Heritage Gateways

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Life On The Trail

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Indian Relations/Events

Description: Oil painting by John Hafen on display at Springville Art Museum.
Image courtesy of: Springville Art Museum, The Springville Museum of Arts in Springville, Utah, is Utah's oldest museum for the visual arts, housing over 1,500 works of art.

Along the MPNHT [Mormon Pioneer National Historic Trail] and throughout their immigrating period, Mormons met with many different groups and tribes of Indians, such as the Potawatomi, Omaha, Oto, Pawnee, Sioux, Snake (or properly, Shoshoni), Ute, and Paiute, but seldom experienced difficulties. This was in part because of the Book of Mormon, which gave Mormons their unique and positive attitude towards Indians. In short, Mormons treated Indians better than other whites treated them. According to the Book of Mormon, many American Indians are descended from several groups of people in pre-Columbian America, who had somehow found their way from the Old World Holy Land to the New, and who had subsequently rejected God and fallen under a curse. This curse was to be removed eventually through the Indians' acceptance of true Christianity--Mormonism. Mormons felt it was their obligation to help the Indians, not only to "civilize" them, but also to convert them and to help them become a "fair and delightsome people." Indians tended to leave immigrating Mormons alone for other reasons as well: the size and preparedness of most Mormon companies, the fact that almost all Mormons merely passed through Indian lands and did not settle on them, were usually considerate in their consumption of game, grass, and wood, and gave Indians presents of salt, tobacco, and food.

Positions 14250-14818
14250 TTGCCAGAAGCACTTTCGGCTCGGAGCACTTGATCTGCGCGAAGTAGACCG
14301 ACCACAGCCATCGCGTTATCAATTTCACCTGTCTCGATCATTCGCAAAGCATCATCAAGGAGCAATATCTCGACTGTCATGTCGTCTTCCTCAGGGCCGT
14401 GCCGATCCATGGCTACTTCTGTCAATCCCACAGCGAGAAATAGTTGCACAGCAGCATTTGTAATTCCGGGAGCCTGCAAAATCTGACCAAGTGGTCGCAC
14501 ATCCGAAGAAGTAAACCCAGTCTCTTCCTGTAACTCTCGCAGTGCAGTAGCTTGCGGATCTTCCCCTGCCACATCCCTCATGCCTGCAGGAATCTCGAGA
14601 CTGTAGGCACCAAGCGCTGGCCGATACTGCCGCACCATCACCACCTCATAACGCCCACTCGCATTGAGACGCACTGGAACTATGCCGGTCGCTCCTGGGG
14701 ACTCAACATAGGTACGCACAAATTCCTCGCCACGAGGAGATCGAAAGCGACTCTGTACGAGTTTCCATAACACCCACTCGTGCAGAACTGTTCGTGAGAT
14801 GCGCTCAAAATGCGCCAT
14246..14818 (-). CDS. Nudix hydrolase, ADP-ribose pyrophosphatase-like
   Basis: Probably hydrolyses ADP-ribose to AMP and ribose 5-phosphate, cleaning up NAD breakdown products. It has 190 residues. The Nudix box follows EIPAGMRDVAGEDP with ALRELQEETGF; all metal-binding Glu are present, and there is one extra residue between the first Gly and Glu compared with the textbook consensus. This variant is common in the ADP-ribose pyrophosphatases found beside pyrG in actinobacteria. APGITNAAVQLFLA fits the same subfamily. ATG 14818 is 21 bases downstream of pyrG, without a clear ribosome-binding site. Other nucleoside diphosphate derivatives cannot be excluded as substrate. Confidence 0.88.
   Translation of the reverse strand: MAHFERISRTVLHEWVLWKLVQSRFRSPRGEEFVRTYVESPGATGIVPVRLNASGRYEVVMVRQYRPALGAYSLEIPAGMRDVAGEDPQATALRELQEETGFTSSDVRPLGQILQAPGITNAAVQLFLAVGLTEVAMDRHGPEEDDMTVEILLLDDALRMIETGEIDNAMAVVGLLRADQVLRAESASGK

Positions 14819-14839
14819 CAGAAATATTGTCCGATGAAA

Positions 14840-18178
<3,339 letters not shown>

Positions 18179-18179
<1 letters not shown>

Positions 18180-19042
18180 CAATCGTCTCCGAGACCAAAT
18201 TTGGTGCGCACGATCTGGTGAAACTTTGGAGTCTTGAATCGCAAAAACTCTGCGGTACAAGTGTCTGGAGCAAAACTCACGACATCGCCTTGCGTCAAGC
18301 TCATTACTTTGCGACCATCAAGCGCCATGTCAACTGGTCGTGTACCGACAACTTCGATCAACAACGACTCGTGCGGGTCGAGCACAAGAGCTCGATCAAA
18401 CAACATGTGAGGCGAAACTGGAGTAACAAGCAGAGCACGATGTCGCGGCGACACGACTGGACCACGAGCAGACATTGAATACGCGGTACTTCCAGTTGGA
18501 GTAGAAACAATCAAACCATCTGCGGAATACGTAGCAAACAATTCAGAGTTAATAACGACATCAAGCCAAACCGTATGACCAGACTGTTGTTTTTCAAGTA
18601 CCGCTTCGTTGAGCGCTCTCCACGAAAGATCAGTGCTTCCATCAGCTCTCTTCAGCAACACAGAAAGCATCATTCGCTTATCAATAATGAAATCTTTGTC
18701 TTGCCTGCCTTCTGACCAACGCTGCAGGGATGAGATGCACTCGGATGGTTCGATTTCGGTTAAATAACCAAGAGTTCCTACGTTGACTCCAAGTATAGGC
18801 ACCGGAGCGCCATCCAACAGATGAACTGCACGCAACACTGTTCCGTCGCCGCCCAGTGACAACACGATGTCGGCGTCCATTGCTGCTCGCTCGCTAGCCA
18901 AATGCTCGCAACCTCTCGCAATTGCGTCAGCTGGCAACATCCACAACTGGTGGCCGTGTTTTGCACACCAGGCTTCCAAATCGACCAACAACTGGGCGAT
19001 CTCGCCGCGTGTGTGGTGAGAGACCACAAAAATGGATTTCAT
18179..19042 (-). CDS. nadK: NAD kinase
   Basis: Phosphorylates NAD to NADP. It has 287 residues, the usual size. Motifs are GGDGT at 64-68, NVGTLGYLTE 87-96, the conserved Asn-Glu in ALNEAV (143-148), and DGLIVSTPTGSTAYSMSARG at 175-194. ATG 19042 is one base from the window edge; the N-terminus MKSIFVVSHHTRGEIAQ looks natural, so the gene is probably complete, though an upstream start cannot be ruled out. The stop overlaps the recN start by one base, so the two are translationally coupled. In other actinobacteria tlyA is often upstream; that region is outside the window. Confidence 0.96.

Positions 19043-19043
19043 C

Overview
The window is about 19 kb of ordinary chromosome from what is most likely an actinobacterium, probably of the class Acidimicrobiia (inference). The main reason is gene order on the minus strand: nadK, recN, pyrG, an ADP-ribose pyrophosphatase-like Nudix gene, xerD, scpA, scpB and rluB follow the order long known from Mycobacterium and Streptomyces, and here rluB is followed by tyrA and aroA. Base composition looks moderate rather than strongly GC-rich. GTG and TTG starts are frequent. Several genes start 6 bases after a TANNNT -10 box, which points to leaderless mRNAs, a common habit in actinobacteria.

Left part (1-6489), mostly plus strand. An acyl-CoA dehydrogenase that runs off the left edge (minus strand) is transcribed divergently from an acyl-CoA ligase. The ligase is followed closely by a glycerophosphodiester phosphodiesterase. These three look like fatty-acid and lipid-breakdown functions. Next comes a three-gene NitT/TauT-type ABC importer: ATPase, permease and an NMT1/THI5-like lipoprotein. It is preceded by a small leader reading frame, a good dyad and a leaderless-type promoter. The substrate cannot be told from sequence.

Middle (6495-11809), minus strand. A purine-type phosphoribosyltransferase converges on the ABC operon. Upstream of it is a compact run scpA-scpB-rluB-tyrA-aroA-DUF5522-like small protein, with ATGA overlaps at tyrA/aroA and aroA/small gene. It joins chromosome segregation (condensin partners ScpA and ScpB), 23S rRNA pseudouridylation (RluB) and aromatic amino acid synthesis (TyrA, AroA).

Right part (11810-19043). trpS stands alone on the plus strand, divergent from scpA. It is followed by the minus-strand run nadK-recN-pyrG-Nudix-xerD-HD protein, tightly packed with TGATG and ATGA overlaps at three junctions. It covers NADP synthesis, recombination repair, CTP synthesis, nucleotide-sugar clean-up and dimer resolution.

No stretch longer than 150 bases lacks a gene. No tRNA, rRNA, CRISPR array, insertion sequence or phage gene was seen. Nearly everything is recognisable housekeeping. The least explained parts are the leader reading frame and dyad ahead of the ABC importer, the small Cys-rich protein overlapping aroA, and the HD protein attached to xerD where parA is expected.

Prior to their exodus west, the Mormons had had no sustained relations with Indians. (This was in part because between 1825 and 1846, the U.S. government practiced an Indian Removal program for the purpose of driving all eastern Indians west of the Mississippi. The Sauk and Fox, for example, had been driven from Illinois by the cruel Black Hawk "War" of 1832.) There had been chance encounters here and there. In the early 1830s, Mormon missionaries had tried unsuccessfully to proselytize some Wyandot in Ohio and some Shawnee and Delaware, west of the Missouri River, near Independence, Missouri. In 1841, Chief Keokuk accompanied by Kiskukosh, Appenoose, and about 100 other chiefs and braves of the Sauk and Fox, crossed the Mississippi from Iowa (whence they had been driven in 1832) and visited Nauvoo!

During the Nauvoo period of Mormon history (1839-1846), several extremely important precedents were established regarding the relations between Mormons and Indians. Some Indians were given the Mormon priesthood, there was some intermarriage, and a few Indians had been permitted to go through the Nauvoo temple and take part in those sacred and secret ordinances. In no other way could the potential equality of red men with white men have been so conclusively demonstrated to Mormons and to their Indian friends.

Because of their unique view of Indians, Mormons generally treated them more fairly than other whites and throughout their migrating period, Mormons had little trouble with Indians. There are only several authenticated cases of kidnappings and killings! (There were, however, a good many Indian attempts along the trail to buy or trade for Mormon wives. To the author's knowledge, no such arrangements were ever consummated, although up to twenty horses were sometimes offered, especially for redheads with ringlets! Indians did, however, steal Mormon livestock, especially horses, whenever possible.